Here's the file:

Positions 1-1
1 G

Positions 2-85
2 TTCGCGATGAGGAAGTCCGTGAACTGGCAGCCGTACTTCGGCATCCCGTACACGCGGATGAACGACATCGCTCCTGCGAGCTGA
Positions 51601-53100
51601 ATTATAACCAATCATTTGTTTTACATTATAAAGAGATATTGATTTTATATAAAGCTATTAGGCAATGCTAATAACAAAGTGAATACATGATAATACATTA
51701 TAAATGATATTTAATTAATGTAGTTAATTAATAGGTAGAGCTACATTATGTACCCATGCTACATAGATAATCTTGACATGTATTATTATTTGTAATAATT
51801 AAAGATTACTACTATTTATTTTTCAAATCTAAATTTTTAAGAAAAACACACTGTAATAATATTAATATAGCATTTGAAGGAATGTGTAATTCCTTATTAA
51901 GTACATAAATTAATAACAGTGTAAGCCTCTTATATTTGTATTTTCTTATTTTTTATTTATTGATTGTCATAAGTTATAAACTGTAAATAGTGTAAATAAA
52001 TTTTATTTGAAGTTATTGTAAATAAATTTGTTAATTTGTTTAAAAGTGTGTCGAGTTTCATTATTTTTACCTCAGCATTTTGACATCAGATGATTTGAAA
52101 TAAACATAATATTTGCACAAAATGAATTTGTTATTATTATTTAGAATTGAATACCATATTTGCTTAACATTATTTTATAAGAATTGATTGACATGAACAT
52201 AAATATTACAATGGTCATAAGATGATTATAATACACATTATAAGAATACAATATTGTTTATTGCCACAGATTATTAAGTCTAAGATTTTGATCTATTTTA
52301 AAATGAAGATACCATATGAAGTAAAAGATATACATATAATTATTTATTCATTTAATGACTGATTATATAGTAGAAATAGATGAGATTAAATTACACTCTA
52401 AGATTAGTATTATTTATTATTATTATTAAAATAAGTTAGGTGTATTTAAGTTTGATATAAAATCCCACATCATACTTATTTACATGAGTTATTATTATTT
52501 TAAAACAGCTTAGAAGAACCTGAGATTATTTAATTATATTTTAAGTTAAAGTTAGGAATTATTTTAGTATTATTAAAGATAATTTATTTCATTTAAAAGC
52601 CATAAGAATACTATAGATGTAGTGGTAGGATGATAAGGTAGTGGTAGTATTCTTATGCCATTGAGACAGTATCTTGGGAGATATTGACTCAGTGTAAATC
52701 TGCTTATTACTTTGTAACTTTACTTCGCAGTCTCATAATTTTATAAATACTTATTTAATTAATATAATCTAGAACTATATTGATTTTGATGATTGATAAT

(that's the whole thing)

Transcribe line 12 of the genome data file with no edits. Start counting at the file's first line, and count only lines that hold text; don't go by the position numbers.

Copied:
52201 AAATATTACAATGGTCATAAGATGATTATAATACACATTATAAGAATACAATATTGTTTATTGCCACAGATTATTAAGTCTAAGATTTTGATCTATTTTA